hist-brewing: ancient brewing (Daniel Butler-Ehle)
baden at oclc.org
Thu Feb 18 07:31:34 PST 2010
Interesting. I remember that in Egyptian writing they talk about
chewing the grain to make it go. I think I have seen this reference
elsewhere, possibly Celtic?
When I see the words "And it is obvious that...", I know I have many
hours of hard work to "see" the obvious.
From: hist-brewing-bounces at pbm.com [mailto:hist-brewing-bounces at pbm.com]
On Behalf Of Will H
Sent: Thursday, February 18, 2010 10:00 AM
To: hist-brewing at pbm.com
Subject: Re: hist-brewing: ancient brewing (Daniel Butler-Ehle)
I'd like to suggest another possible route to access the sugars:
Amylase works at considerably lower temperatures than mashing and can be
added to a 'mash' by chewing the bread/grain. I'd need a
biologist/biochemist to back this up, but I believe that the enzyme is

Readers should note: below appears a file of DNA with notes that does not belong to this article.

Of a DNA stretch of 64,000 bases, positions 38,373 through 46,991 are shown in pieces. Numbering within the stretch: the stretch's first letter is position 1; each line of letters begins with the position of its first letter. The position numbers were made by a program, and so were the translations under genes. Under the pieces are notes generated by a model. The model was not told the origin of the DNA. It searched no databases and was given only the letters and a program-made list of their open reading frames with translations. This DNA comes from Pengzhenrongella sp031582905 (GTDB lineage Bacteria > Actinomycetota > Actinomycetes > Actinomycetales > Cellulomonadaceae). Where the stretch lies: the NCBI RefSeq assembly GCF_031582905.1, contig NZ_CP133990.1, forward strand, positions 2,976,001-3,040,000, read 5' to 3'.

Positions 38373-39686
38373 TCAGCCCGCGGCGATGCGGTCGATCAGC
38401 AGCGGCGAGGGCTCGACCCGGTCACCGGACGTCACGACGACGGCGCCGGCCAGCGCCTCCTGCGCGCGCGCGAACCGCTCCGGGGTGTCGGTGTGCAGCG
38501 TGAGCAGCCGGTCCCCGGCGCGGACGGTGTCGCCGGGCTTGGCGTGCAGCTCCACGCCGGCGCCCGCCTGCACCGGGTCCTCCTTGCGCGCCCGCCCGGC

degraded easily within it's temperature range and so can continue
slowly even at ambient temperatures.
My major concern about this method would be contamination by the other
microbes in the human mouth.
Here's my disclaimer - I haven't tried this and it isn't based on
research. This is conjecture but it doesn't seem totally far-fetched.
Perhaps someone on this group can say whether there is any current or
historical evidence for being done.
----- Original Message -----
"Daniel Butler-Ehle" dwbutler at mtu.edu writes:
>They don't understand that malting is a necessary
>step. (And they assume that anything loaf-shaped
>is bread and that anything coming out of what
>looks like an oven must be either bread or pottery.)
>And even if they recognize the need for malting, they
>are often oblivious to the role of mashing. Countless
>times I have encountered persons who think it is as
>simple as "the grain got wet, then accidentally heated,
>and it became beer". No, it became barley soup.
>Yeast ferments sugars, not starches.
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